From Slate, Christopher Hitchens on why the undemocratic Iowa caucuses are a terrible way to choose a presidential candidate; and Jeff Greenfield on where the Iowa caucuses went wrong. "I hate Iowa": The first contest in the US presidential primaries is a perversion of democracy that does not deserve to be taken seriously. Here's how our democracy's most frustrating ritual actually works: Is this really how we pick a president? Dropping out of Electoral College: Maryland is the first state to pass the National Popular Vote into law, and several others are right behind. Hold one's nose and vote for the lesser evil? Why it's wrong to "sit this one out". This is the most important election of our lifetime: The choice before Americans in November 2008 will be stark indeed.


A review of Mobs, Messiahs, and Markets: Surviving the Public Spectacle in Finance and Politics by William Bonner and Lila Rajiva. A review of When Washington Shut Down Wall Street: The Great Financial Crisis of 1914 and the Origins of America's Monetary Supremacy by William L. Silber. Postcards from the ledge: There is certainly a path out of the gathering banking crisis, but no guarantee that the world economy will find it. Beware of falling knives: It's tough to make money off the credit bubble—even for daredevil billionaires. Unsupported and untrue: WSJ lacks evidence to support a sweeping, front-page claim against mortgage borrowers. The match king: Ivar Kreuger was the world's greatest swindler — he would have thrived today.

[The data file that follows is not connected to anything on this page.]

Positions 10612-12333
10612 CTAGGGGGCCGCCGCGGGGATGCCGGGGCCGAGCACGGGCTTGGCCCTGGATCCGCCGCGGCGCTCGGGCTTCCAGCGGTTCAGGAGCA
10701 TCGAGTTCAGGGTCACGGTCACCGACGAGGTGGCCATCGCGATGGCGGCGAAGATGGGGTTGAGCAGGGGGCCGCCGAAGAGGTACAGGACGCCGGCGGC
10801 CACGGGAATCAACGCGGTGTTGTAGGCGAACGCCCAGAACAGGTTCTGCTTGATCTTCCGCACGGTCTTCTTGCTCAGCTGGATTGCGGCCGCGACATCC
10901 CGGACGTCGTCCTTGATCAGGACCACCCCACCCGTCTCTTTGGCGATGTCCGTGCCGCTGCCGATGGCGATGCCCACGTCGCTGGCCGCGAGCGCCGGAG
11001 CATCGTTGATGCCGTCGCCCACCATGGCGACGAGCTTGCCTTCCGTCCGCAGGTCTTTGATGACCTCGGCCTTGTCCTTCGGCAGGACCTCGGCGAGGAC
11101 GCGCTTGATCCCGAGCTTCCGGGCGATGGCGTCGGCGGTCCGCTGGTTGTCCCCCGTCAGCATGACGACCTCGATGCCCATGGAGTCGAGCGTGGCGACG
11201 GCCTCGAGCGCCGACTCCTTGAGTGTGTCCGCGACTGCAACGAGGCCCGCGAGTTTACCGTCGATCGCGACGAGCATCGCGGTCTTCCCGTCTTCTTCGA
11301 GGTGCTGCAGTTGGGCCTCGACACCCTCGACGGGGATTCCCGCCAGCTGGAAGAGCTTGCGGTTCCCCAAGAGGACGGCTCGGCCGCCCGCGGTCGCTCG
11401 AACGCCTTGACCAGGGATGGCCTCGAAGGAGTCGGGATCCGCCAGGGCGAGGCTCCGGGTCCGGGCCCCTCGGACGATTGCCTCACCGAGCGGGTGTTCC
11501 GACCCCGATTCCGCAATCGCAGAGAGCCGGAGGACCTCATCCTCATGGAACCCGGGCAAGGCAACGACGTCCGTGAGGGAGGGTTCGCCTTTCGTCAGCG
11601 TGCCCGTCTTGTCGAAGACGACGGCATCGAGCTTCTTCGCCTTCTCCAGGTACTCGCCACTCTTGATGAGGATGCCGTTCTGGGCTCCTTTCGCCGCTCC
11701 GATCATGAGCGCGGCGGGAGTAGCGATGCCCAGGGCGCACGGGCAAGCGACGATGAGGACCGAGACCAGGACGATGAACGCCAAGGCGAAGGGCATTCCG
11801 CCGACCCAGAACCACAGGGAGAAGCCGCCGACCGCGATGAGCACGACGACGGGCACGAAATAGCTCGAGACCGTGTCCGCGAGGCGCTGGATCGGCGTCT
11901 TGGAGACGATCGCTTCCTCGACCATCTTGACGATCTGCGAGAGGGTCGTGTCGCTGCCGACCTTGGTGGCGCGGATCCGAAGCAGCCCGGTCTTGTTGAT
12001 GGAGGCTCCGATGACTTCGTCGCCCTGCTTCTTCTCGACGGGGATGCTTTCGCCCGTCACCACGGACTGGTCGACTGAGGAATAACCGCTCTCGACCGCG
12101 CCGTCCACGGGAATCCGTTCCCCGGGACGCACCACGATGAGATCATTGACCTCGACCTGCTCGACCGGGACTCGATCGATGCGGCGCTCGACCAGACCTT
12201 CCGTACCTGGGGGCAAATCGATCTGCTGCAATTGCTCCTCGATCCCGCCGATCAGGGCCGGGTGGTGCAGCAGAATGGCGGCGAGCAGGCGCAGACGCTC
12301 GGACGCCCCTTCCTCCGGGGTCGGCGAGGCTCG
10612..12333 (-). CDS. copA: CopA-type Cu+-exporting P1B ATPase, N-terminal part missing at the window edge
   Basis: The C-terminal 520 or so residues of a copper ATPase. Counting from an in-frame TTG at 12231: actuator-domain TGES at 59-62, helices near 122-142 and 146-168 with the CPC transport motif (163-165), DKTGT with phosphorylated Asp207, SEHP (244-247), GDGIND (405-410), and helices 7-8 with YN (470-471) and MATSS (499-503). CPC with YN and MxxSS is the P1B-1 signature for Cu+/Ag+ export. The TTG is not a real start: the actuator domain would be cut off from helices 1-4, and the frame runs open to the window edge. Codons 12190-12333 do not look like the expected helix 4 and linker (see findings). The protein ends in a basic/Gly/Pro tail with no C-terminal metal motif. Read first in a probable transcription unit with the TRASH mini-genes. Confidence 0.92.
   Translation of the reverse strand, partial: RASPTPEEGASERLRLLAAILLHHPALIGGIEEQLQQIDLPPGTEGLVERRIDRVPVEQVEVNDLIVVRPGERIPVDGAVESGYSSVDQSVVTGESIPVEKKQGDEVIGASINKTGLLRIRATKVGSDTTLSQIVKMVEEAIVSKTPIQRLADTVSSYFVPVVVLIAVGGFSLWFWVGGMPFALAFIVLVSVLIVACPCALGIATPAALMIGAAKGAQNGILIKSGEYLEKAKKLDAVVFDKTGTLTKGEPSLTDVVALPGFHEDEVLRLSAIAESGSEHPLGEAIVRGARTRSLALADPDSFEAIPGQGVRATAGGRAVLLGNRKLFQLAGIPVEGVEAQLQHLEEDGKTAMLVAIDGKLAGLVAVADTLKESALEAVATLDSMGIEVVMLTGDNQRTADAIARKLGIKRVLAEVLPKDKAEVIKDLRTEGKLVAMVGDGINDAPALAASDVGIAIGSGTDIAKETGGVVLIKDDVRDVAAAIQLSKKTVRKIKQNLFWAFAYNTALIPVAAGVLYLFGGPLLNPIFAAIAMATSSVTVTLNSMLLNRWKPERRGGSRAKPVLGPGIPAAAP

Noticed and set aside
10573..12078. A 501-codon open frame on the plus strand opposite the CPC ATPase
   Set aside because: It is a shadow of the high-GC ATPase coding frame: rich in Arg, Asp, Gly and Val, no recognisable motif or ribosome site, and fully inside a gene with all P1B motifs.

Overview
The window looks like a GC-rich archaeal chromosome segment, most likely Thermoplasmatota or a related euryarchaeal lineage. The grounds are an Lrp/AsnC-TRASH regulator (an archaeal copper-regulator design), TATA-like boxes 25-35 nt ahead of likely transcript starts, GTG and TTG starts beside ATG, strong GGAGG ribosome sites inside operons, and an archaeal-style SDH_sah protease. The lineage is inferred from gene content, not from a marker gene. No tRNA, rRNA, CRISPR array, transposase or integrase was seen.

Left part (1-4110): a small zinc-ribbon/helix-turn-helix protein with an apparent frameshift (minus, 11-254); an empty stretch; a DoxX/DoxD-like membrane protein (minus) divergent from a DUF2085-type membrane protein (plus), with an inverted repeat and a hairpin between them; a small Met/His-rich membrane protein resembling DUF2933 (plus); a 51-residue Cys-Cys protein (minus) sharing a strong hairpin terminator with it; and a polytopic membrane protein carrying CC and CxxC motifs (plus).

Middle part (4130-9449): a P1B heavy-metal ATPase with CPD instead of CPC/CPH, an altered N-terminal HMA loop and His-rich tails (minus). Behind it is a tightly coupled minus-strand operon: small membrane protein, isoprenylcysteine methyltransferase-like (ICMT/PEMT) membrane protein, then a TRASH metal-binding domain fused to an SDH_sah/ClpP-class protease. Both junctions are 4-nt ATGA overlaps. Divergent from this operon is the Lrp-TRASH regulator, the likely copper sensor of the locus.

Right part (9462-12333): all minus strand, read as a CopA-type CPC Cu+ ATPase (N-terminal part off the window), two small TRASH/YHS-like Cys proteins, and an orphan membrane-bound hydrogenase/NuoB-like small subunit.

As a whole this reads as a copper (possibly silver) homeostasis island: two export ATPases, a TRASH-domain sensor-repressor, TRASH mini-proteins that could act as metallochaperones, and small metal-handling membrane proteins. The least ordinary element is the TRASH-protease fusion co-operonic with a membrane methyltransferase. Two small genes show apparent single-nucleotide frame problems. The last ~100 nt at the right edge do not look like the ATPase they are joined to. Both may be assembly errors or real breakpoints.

From Reason, flunking free speech: An article on the persistent threat to liberty on college campuses. Tears for fears: Will a new slogan destroy Oberlin's hippie soul? Young, restless, and ready for revival: On-campus Christians are seeking holiness in unexpected numbers. An interview with Peter Wallenstein, editor of Higher Education and the Civil Rights Movement: White Supremacy, Black Southerners and College Campuses. Ending the great pill price hike: Congress, step up for college women before the year ends. Never having to say, "too expensive": Help from Harvard for an upper-middle class not up to paying the tab. A look at how Internet access is the only prerequisite for more and more college classes (and more).


From Boston Review, the testament of Mr. Cogito: An essay on Zbigniew Herbert and the limits of the political. Poetry can save the world: A review of Poetry as Insurgent Art by Lawrence Ferlinghetti. A review of Gendered Dynamics in Latin Love Poetry by Ronnie Ancona and Ellen Greene. A review of Metrical Constraint and the Interpretation of Style in the Tragic Trimeter by Nicholas Baechle. From NYRB, a review of Tennessee Williams' Notebooks; and his design for living: A review of The Letters of Noel Coward. From The New Yorker, prophet motive: a review of Kahlil Gibran: The Collected Works. From TLS, a review of Janet Malcolm's Two Lives: Gertrude and Alice. A review of Alfred Kazin: A Biography by Richard M. Cook.